White Students Relieved by Whitewashed Syllabi

With syllabus week nearing its end, students are relieved to be met once again with multiple homogeneous syllabi. “I got concerned that I might have to listen to someone that doesn’t look like me,” a white male sophomore told The Hilltopper. “It puts me at ease to know that every class is filled with a slew of dead white men,” said another. Students in philosophy, theology, and English courses alike were comforted to know that their syllabi would remain representative of a single elite portion of the population.

A diverse syllabus can be harmful to systems of oppression that ensure the continuation of a white heteronormative patriarchal society, explained a white male professor from an undisclosed department. Male and female professors seem to agree with the assessment across disciplines – there simply isn’t room for anyone else.

The homogeneous syllabi are effective in reinforcing the systems of oppression with which many professors are comfortable. Said one student, “I thought that maybe there was even just one black or gay or Asian or Native American or Hispanic or female or transgender author in the past few centuries that had written something worth studying, but if my professor couldn’t find one, then I guess there isn’t! It’s honestly a relief to be reassured of my superiority.”

Other students seemed to agree, saying they didn’t sign up to read such trivial authors as Presidential Medal of Freedom winner Maya Angelou, Nobel prize winner Toni Morrison, or Pulitzer prize winner Alice Walker.

Select professors reported feeling pressure to update their syllabi due to the “changing times” and an increasingly liberal atmosphere in academia. Initially worried, professors have found innovative ways to satisfy these expectations without threatening the status of white men. “You simply put diverse scholars at the very end of the syllabus,” reported multiple professors. This way, they explained, you can still spend the majority of the class preserving the voices of dead white men. Backloading the syllabus allows professors to blame the exclusion of diverse voices on time. For example, one class simply “ran out of time for Dorothy Day.”

Among the other suggestions for skirting the demands for diversity? Some recommended using snow days as an excuse to skip classes that feature non-white authors, bemoaning ‘political correctness’ for the full 50-minute class time, and taking advantage of their tenured status to simply ignore any demands for inclusion.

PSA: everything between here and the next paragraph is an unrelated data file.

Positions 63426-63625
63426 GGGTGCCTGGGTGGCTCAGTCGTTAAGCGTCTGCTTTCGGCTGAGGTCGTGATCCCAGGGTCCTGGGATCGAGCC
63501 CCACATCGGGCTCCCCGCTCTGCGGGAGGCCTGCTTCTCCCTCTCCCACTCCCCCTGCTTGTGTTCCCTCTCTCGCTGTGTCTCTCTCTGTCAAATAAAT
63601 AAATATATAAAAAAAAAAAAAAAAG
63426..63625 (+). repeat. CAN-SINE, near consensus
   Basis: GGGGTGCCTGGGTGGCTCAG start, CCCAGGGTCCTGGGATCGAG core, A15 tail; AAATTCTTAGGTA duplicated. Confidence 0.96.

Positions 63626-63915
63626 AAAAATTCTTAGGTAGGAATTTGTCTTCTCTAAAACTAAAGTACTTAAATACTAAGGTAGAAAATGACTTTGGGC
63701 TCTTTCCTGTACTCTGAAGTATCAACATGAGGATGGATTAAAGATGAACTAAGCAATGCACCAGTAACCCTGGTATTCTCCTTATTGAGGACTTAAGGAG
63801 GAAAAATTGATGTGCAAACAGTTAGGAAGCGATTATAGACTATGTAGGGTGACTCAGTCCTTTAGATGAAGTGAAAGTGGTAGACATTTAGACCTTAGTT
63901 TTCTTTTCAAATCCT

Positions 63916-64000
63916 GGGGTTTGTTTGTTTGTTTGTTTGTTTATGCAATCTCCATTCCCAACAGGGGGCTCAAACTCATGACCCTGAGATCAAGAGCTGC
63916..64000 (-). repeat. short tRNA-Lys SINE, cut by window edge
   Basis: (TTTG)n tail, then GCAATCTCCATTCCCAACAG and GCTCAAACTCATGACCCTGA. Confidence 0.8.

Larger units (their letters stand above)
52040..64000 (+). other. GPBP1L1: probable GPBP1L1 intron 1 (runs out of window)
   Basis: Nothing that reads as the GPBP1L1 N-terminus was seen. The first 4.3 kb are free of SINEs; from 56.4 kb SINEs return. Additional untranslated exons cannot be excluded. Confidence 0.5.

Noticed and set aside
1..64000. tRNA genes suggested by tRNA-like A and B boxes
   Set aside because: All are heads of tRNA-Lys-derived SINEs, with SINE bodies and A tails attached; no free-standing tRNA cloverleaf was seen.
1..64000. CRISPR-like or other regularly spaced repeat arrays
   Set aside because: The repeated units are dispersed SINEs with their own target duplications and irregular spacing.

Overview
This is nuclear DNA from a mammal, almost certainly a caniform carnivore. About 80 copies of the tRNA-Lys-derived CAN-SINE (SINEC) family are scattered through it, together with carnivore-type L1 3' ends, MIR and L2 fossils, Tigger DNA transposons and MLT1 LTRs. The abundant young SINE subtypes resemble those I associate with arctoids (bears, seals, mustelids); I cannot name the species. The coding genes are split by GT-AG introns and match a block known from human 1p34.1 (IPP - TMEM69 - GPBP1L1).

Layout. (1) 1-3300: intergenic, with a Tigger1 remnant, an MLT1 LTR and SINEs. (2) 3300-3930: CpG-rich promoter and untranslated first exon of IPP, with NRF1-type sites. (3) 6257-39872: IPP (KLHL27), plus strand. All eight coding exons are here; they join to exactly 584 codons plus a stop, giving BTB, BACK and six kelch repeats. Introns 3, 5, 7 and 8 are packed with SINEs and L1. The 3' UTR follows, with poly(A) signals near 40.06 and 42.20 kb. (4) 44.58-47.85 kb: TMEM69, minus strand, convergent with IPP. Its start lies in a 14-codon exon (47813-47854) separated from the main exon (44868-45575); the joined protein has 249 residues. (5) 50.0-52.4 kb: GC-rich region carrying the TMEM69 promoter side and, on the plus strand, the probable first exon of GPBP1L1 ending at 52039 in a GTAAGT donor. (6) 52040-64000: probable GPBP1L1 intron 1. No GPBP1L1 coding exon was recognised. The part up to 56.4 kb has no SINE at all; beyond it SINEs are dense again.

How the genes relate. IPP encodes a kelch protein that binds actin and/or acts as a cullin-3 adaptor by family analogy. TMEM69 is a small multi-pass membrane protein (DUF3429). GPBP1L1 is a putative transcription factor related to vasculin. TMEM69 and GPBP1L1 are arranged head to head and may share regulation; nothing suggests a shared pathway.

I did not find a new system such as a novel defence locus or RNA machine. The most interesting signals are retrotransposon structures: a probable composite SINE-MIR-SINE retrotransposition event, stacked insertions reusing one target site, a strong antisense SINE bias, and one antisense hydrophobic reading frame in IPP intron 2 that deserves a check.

Some professors blame the lack of inclusion on the demands of the core curriculum, which mandates they cover certain topics depending on the core learning outcome. With such rigorous expectations, it is nearly impossible to include voices beyond Aquinas and Bentham, explained theology and philosophy professors, respectively.

Other professors were simply confused by the request for more diverse perspectives. Said one, “I’m teaching a core course, not an elective. Why would I need to include someone who isn’t a straight white male? It’s literature, not African-American literature. I’m all for them being in a syllabus, but why can’t we just keep them separate but equal?”

  1. Firstly, I would like to say that I understand that this is an attempt at satire. I respect the point that you are trying to make, and I agree that all students at this college should experience new, and different ideas from many sources. Colleges should be places of diverse knowledge and opinions as well as a place for discussion and debate. However, I cannot look at this piece as anything but an insult to the faculty and students of this school. You belittle the serious academic thought that professors put into their syllabi simply because it is not as diverse or represented of minority groups as you may prefer.
    It is the job of the professor to assign material they feel will best help you understand the subject at hand. It would be one thing to argue that you feel a certain professor or course could do have laid out a more diverse syllabus. But instead, you labelled all professors at this school as racists. It does not matter to you that a professor may try and offer diversity of thought throughout a course. You seem to be convinced that the color of a person’s skin, and their gender automatically place them into an intellectual box. It is exactly the type of thinking you are trying to fight against. You are labelling the body of this college as unenlightened and bigoted while you are the one who is failing to respect the dignity of the individual.



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